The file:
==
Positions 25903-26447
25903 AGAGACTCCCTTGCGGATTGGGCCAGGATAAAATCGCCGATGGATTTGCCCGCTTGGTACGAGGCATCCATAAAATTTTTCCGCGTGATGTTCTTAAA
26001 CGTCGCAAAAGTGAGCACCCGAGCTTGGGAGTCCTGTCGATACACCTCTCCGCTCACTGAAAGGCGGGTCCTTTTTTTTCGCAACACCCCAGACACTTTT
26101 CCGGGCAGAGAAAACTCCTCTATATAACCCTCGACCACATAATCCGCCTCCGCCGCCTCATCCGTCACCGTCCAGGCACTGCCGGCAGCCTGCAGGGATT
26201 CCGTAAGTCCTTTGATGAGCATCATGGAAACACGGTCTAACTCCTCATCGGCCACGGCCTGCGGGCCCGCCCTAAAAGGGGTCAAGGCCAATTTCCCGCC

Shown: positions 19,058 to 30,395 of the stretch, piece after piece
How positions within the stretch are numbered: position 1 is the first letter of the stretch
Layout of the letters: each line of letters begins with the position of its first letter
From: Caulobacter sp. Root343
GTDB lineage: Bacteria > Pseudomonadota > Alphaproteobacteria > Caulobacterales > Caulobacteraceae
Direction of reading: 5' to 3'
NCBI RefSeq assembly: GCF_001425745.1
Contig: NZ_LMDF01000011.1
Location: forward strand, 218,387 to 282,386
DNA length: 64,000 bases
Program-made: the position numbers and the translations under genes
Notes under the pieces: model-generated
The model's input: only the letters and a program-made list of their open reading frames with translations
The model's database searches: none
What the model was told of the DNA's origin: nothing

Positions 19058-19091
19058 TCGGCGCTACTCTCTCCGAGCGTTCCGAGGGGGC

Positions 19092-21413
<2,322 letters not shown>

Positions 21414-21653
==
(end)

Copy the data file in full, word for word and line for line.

Positions 25903-26447
25903 AGAGACTCCCTTGCGGATTGGGCCAGGATAAAATCGCCGATGGATTTGCCCGCTTGGTACGAGGCATCCATAAAATTTTTCCGCGTGATGTTCTTAAA
26001 CGTCGCAAAAGTGAGCACCCGAGCTTGGGAGTCCTGTCGATACACCTCTCCGCTCACTGAAAGGCGGGTCCTTTTTTTTCGCAACACCCCAGACACTTTT
26101 CCGGGCAGAGAAAACTCCTCTATATAACCCTCGACCACATAATCCGCCTCCGCCGCCTCATCCGTCACCGTCCAGGCACTGCCGGCAGCCTGCAGGGATT
26201 CCGTAAGTCCTTTGATGAGCATCATGGAAACACGGTCTAACTCCTCATCGGCCACGGCCTGCGGGCCCGCCCTAAAAGGGGTCAAGGCCAATTTCCCGCC

Shown: positions 19,058 to 30,395 of the stretch, piece after piece
How positions within the stretch are numbered: position 1 is the first letter of the stretch
Layout of the letters: each line of letters begins with the position of its first letter
From: Caulobacter sp. Root343
GTDB lineage: Bacteria > Pseudomonadota > Alphaproteobacteria > Caulobacterales > Caulobacteraceae
Direction of reading: 5' to 3'
NCBI RefSeq assembly: GCF_001425745.1
Contig: NZ_LMDF01000011.1
Location: forward strand, 218,387 to 282,386
DNA length: 64,000 bases
Program-made: the position numbers and the translations under genes
Notes under the pieces: model-generated
The model's input: only the letters and a program-made list of their open reading frames with translations
The model's database searches: none
What the model was told of the DNA's origin: nothing

Positions 19058-19091
19058 TCGGCGCTACTCTCTCCGAGCGTTCCGAGGGGGC

Positions 19092-21413
<2,322 letters not shown>

Positions 21414-21653